HPR: In your book, you speak of motivating the hearing impaired by using an appropriate “motivator” at just the right moment. Please explain how these “motivators” evolved, and tell us how well they work?
Bain:Each “motivator” presented was developed through my personal experience working with the hearing impaired. Each was designed to answer a patient’s objection to the purchase of hearing aids. Properly presented, these “motivators” will help overcome almost every objection and lead to a happy new patient.

HPR: Tell us how you came to establish AudioCare. What is its mission?
Bain:Aside from a few early pioneers, such as John Kenwood and Raymond Rich (both of whom are still practicing today), there was little attention being paid to the hearing impaired. I entered the hearing aid field at 21. After 2 years as a hearing aid salesperson, I became a field representative for Beltone Electronics and at 26 I opened my first retail hearing aid office in Riverside, Calif.

During my retail years, I served as the president of the Hearing Aid Dealers Association of California, and helped the industry negotiate its way through a very trying time, a time when the industry was under siege. In 1976, I co-founded Nu-Ear Electronics, which we sold to Starkey in the fall of 1989. After managing Nu-Ear for Bill Austin for a few years, my sons and I started AudioCare. AudioCare does not sell hearing aids to the dispenser; AudioCare’s purpose is to help the dispenser market his or her product to the patient.

HPR: What are some of your favorite marketing techniques; which media have you found to be the most effective for attracting new patients . . . and why?
Bain:Wow! I could fill the pages with this one; but I won’t. The short answer is, in today’s competitive marketplace, a multimedia approach is necessary to survive and prosper. New patients are the lifeblood of a practice, and most practices can benefit from an occasional transfusion. If you have only one source to acquire new patients and that one source dries up, your practice is in trouble.

Most dispensers would love a referral stream that would keep them busy, but there never seems to be enough to go around. Advertising is not only beneficial to a growing practice, it is a necessity. In a few small markets, TV advertising is great, but in most markets its cost is prohibitive. Radio commercials are intrusive and quick. All too often when the commercial comes on, the mind of the listener goes off. Newspaper advertising is excellent, however, very competitive. There may be six ads on the same page with the latest airplane crash or serial killing, all competing for the readers’ attention. All media are good, but I have found direct response mail to be the most effective. If done correctly, you will have a captive reader who has been targeted because they best fit the profile of a potential patient. It’s quantity versus quality. When you use direct response mail, you are shooting a rifle at your target market while, with most other approaches, you are shooting a shotgun. You may be reaching a greater number of people, but they don’t need your services.

HPR: What is your advice for the audiologist and the traditional dispenser looking to expand their practice?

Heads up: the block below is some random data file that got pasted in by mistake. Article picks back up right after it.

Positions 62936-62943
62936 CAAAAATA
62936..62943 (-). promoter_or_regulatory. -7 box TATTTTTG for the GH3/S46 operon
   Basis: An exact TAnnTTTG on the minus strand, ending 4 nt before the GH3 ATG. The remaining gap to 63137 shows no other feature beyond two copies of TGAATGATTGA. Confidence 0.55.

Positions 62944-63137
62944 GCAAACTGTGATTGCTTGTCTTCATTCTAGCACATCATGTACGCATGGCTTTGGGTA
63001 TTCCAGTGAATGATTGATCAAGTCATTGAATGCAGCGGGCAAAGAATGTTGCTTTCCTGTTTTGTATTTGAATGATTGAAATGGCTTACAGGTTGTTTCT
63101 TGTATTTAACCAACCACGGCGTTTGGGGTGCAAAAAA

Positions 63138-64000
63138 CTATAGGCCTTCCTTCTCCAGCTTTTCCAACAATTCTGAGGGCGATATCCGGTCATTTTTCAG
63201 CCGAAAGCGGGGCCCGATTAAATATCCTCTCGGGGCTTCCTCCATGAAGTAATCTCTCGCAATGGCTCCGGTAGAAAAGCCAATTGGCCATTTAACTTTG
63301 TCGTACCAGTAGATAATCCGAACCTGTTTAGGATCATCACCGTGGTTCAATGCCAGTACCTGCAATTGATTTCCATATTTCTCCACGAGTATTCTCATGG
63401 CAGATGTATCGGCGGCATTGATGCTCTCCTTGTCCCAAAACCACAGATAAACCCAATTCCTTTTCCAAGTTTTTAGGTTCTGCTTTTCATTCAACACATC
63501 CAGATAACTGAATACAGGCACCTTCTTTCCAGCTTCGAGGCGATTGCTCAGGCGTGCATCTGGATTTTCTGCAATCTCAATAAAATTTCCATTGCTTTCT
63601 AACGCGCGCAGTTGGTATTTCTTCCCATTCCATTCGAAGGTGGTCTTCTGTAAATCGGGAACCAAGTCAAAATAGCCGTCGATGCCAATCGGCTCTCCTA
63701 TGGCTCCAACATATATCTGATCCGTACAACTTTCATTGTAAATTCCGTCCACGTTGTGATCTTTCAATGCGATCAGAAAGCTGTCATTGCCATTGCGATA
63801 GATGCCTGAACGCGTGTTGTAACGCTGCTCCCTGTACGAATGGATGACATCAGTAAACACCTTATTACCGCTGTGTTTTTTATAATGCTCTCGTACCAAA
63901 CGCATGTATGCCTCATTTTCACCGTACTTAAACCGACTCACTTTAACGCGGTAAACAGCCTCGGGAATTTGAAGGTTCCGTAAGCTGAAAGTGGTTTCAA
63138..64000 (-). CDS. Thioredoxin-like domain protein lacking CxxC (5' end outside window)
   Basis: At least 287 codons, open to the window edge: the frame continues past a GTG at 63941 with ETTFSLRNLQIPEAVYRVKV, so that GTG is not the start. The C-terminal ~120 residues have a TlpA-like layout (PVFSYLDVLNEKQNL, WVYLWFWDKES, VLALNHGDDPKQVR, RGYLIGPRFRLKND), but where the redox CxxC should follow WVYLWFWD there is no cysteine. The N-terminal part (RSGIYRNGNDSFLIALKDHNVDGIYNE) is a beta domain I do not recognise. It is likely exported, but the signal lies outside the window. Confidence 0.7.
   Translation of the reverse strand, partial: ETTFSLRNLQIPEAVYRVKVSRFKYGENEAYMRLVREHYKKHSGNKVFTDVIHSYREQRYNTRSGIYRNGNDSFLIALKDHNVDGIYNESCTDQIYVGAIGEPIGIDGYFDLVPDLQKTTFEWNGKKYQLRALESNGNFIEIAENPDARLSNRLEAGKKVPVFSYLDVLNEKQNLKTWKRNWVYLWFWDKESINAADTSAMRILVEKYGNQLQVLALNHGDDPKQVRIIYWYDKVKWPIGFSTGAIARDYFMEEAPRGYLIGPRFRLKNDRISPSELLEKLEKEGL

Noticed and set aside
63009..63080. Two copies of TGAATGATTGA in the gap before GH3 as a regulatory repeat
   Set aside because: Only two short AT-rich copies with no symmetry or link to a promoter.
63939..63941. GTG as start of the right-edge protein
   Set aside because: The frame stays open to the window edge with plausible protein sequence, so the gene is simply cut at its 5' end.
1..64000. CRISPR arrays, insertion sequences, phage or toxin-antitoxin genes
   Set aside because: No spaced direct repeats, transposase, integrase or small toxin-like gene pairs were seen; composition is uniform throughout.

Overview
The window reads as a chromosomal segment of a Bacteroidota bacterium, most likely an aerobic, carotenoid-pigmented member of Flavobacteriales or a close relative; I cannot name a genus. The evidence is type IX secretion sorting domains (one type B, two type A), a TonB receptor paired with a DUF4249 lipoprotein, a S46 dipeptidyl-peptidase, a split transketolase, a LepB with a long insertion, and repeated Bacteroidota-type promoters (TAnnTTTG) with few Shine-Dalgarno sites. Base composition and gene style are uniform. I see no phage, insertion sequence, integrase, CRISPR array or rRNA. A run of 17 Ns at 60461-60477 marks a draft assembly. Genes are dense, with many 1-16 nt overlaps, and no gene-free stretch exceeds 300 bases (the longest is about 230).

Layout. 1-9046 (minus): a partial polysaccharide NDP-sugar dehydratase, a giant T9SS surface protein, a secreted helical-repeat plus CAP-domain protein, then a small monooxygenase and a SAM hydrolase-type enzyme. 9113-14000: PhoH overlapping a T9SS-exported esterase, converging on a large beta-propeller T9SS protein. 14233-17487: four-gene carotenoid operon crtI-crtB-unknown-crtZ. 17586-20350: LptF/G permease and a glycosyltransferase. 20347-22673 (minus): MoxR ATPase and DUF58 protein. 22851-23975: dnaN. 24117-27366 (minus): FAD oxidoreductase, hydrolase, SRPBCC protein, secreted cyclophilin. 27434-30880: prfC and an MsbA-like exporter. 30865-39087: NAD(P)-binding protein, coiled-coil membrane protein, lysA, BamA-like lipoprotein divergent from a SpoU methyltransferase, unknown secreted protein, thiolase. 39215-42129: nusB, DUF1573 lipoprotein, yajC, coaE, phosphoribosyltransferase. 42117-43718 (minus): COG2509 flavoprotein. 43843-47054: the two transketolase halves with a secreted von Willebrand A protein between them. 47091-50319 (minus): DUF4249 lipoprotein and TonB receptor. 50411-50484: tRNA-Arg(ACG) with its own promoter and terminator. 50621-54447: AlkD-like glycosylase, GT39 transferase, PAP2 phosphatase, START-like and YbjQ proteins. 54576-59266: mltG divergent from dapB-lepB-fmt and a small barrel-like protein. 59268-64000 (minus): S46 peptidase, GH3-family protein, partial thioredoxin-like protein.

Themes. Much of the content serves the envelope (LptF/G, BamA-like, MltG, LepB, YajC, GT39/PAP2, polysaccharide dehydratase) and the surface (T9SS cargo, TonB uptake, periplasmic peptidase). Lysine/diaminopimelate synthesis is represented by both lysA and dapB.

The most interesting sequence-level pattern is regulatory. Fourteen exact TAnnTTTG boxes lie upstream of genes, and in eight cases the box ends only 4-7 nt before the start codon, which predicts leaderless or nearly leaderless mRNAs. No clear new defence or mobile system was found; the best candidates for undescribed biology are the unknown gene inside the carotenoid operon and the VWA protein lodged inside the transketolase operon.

Bain:Make sure your practice formula is financially sound. You may have adequate technical expertise and the ability to make the sale, but that is only part of the equation. If you are spending a dollar and a quarter to make a dollar, the worst thing you can do is to grow. Your revenue equals 100%; your cost of goods should be around 25%, meaning you should be selling your product for four times what you are paying for it. Your selling cost will probably be around 20%. If you are making all the sales yourself, you are making the long dollar. However, you should also be generating a practice profit. If you are not, you have created a great job for yourself, but it will be difficult to grow using this formula. Your advertising should be around 15%, and your general and administration costs should be about 20%. If your returns are average, your practice will make a profit. Make sure the financial formula is proper before you expand.

HPR: Do you have any advice for audiologists and hearing health care professionals who are just beginning their dispensing career?
Bain:Learn the basics. Find someone who has a proven system and copy it. If it works for them, it can work for you. In the beginning, don’t question why it works and don’t change it. Learn it first before you try to improve it. Ask yourself this question, “To succeed in a retail hearing aid practice today, what training percentage should be technical expertise and what percentage should be the ability to close the sale?” Analyze your training and determine your need.

HPR: In wrapping up, would you like to share any final thoughts with the professionals who read Hearing Products Report?
Bain:Motivational speaker Zig Zigler once said, “You can have everything you want in life by helping others get what they want.” The more hearing impaired [patients] your readers help back to the wonderful world of good hearing, the more successful they shall be . . . I wish each a great success.N

—R. Schuyler Silverman

The Book on Dispensing Hearing Aids is published by InfoQuest. For more information call Ron Bain at (800) 974-4100.